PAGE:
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The Department for Digital, Culture, Media and Sport (DCMS) is providing free devices to people with learning disabilities to keep them connected with friends and family.
As part of the government’s new Digital Lifeline scheme, 5,000 tablets will be provided to people with learning disabilities who may not otherwise be able to afford them.
“The pandemic has been incredibly tough for disabled people who have struggled to get online for basic things like catching up with loved ones,” said digital minister Caroline Dinenage. “The Digital Lifeline fund will tackle this divide head-on by putting thousands of devices in the hands of those who need them most, with free data and tech support on standby to help people with learning disabilities.”
The devices, distributed as part of a £2.5m fund aimed at improving the lives of people with learning difficulties, will include data and free tech support to ensure users can access the internet and use the devices.
As suggested by Dinenage, social exclusion has increased for some as a result of not being able to go out or meet with friends and family during the pandemic, so the government is aiming to use technology to break down some of the barriers to digital inclusion faced by underprivileged people, such as those with learning difficulties.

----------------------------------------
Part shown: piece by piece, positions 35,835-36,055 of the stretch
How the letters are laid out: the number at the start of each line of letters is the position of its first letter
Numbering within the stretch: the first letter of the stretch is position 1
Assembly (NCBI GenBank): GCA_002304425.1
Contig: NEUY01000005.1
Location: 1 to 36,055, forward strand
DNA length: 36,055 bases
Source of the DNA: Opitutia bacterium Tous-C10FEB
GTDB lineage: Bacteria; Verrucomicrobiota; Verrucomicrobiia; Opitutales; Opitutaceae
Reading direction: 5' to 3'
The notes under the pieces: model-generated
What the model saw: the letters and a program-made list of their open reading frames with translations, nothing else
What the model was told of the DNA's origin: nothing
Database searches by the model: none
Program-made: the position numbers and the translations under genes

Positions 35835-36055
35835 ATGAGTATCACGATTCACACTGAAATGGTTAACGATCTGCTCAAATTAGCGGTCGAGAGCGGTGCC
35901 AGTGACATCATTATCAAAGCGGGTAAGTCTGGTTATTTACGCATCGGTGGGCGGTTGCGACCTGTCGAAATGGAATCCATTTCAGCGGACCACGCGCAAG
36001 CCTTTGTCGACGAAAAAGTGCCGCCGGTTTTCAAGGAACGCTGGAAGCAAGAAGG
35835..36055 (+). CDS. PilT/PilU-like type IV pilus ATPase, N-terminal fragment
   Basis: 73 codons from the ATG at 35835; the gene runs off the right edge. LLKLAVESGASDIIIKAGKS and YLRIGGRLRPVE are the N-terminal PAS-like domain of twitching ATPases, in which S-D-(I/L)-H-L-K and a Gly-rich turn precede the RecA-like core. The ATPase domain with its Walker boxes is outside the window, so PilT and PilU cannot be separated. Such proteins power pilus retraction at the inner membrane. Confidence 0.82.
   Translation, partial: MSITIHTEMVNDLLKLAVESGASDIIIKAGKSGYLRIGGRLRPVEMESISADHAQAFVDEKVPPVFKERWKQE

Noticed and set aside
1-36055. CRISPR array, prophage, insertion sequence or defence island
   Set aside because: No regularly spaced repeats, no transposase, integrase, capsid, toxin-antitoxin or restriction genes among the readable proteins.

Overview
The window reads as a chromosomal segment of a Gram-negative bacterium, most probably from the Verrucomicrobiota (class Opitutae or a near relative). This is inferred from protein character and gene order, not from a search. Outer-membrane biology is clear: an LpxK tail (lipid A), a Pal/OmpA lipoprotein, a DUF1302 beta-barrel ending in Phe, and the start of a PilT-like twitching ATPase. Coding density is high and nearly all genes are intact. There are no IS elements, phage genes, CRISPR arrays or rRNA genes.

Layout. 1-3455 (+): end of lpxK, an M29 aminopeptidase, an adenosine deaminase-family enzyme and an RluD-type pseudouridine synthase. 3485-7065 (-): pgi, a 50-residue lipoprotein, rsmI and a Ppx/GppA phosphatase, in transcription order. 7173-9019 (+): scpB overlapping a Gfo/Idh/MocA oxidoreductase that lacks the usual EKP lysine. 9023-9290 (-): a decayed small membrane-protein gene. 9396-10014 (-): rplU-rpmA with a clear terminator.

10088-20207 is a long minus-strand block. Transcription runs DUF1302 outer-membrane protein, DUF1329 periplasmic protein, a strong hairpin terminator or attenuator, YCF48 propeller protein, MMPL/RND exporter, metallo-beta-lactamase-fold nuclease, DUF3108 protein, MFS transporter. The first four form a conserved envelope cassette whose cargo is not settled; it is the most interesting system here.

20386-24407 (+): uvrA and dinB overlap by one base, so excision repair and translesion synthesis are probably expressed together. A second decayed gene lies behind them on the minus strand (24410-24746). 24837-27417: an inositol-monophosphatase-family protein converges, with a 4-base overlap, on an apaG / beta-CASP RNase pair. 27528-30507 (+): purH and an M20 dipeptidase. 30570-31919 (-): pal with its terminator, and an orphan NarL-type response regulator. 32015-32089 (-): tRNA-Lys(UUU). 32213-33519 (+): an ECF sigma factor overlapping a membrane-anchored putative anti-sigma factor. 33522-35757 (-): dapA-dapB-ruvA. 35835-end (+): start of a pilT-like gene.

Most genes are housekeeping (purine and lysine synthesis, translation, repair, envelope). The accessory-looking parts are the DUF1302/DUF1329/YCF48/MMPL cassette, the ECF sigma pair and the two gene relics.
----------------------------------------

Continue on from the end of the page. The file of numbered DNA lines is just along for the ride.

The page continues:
The UK was already suffering from a digital divide before the coronavirus outbreak, with 700,000 people in the UK having no access to digital devices at home, and more than half without the digital skills needed to complete basic tasks, preventing them from taking part in activities such as online shopping or looking for work.
Helen Milner, Good Things Foundation
The pandemic has further shone a light on the scale of digital exclusion in the UK as people have been increasingly forced online to complete day-to-day tasks, leaving many of those who don’t have access to technology without the means to shop or contact people outside of their households.
Good Things Foundation and AbilityNet are helping the government with its free tablet programme, which will see the first devices distributed at the beginning of March, by offering advice about accessibility and assistive technologies to participating organisations.
Organisations that already work with people with learning disabilities can apply to take part in the programme and benefit from the Digital Lifeline Fund. Participating organisations can then apply for and distribute devices to digitally excluded adults with learning disabilities. Funding is also available to help organisations ensure those being given devices can use them properly.
Other measures the government is taking to support those with disabilities include a £4.6bn fund for local authorities to support adult social care and donating £1.2m to charities aimed at helping those with autism or learning disabilities.
“The Covid-19 pandemic continues to highlight just how essential being online is for day-to-day living,” said Helen Milner, CEO of Good Things Foundation. “But millions of people are still on the wrong side of the digital divide. People with learning disabilities face even more challenges. Staying connected is an essential lifeline they depend on and must not do without.”